A fifth theme is the necessity of taking a historical approach to sociology. This involves more than just filling in the historical context within which events occur. One of the most important developments in sociology over the past few years has been an increasing emphasis on historical analysis. This should be understood not solely as applying a sociological outlook to the past but as a way of contributing to our understanding of institutions in the present. Recent work in historical sociology is discussed throughout the text and provides a framework for the interpretations offered in the chapters. Throughout the text, particular attention is given to a sixth theme—issues of social class, gender, and race. The study of social differentiation is ordinarily regarded as a series of specific fields within sociology as a whole—and this volume contains chapters that specifically explore thinking and research on each subject (Chapters 8, 10, and 11, respectively). However, questions about gender, race, and class relations are so fundamental to sociological analysis that they cannot simply be considered a subdivision. Thus, many chapters contain sections concerned with the ways that multiple sources of social stratification shape the human experience.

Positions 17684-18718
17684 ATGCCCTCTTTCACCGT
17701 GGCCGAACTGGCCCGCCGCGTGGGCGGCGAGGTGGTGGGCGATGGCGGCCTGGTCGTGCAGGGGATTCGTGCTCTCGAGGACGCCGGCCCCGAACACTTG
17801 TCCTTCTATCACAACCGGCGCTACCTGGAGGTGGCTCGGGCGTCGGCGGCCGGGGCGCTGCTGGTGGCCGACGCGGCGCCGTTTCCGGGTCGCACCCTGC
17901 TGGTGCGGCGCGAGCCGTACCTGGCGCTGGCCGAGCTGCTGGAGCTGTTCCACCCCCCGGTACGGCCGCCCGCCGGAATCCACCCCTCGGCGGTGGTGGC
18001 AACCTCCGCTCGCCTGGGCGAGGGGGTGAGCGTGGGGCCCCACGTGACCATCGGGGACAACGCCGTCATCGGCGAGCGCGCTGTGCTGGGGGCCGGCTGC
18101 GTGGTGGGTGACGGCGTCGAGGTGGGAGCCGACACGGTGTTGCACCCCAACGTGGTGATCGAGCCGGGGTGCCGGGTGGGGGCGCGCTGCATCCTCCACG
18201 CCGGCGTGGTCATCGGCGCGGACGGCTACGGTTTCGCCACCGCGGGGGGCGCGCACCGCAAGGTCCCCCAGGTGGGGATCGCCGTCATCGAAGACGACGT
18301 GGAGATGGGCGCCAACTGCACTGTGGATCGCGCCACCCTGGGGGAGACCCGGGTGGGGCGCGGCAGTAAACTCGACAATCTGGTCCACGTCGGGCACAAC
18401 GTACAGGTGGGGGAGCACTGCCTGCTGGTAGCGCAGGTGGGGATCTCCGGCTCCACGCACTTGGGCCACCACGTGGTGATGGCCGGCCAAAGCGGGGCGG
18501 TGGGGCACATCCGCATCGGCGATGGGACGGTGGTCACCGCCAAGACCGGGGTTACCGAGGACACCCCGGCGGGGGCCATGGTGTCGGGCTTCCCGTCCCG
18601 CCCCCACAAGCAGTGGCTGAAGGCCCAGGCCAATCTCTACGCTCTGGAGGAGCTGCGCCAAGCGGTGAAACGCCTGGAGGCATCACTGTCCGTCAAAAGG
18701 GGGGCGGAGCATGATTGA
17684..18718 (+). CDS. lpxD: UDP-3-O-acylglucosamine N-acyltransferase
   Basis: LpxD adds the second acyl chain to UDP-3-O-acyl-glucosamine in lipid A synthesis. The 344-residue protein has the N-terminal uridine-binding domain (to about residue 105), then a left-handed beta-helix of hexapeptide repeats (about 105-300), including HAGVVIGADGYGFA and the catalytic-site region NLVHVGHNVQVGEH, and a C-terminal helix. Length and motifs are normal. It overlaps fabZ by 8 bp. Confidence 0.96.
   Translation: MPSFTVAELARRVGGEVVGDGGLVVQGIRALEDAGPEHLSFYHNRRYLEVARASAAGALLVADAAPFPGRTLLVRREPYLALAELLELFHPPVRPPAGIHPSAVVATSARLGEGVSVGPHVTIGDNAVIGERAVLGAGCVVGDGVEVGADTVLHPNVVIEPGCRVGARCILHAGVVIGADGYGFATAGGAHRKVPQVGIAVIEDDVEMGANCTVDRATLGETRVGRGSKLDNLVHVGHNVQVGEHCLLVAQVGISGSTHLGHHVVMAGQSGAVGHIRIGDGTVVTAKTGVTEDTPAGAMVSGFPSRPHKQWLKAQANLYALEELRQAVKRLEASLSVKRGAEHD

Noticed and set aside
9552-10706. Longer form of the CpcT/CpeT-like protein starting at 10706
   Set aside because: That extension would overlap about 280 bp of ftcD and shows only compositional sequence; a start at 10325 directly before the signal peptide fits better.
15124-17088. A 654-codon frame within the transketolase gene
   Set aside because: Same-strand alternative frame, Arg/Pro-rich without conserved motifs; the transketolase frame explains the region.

A seventh theme is that a strong grasp of sociological research methods is crucial for understanding the world around us. A strong understanding of how social science research is conducted is crucial for interpreting and making sense of the many social “facts” that the media trumpet. The final major theme is the relation between the social and the personal. Sociological thinking is a vital help to self-understanding, which in turn can be focused back on an improved understanding of the social world. Studying sociology should be a liberating experience: The field enlarges our sympathies and imagination, opens up new perspectives on the sources of our own behavior, and creates an awareness of cultural settings different from our own. Insofar as sociological ideas challenge dogma, teach appreciation of cultural variety, and allow us insight into the working of social institutions, the practice of sociology enhances the possibilities of human freedom.